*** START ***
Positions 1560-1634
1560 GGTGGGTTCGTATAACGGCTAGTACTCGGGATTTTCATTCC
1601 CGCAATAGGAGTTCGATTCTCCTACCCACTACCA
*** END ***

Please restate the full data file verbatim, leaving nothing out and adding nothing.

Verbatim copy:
Positions 1560-1634
1560 GGTGGGTTCGTATAACGGCTAGTACTCGGGATTTTCATTCC
1601 CGCAATAGGAGTTCGATTCTCCTACCCACTACCA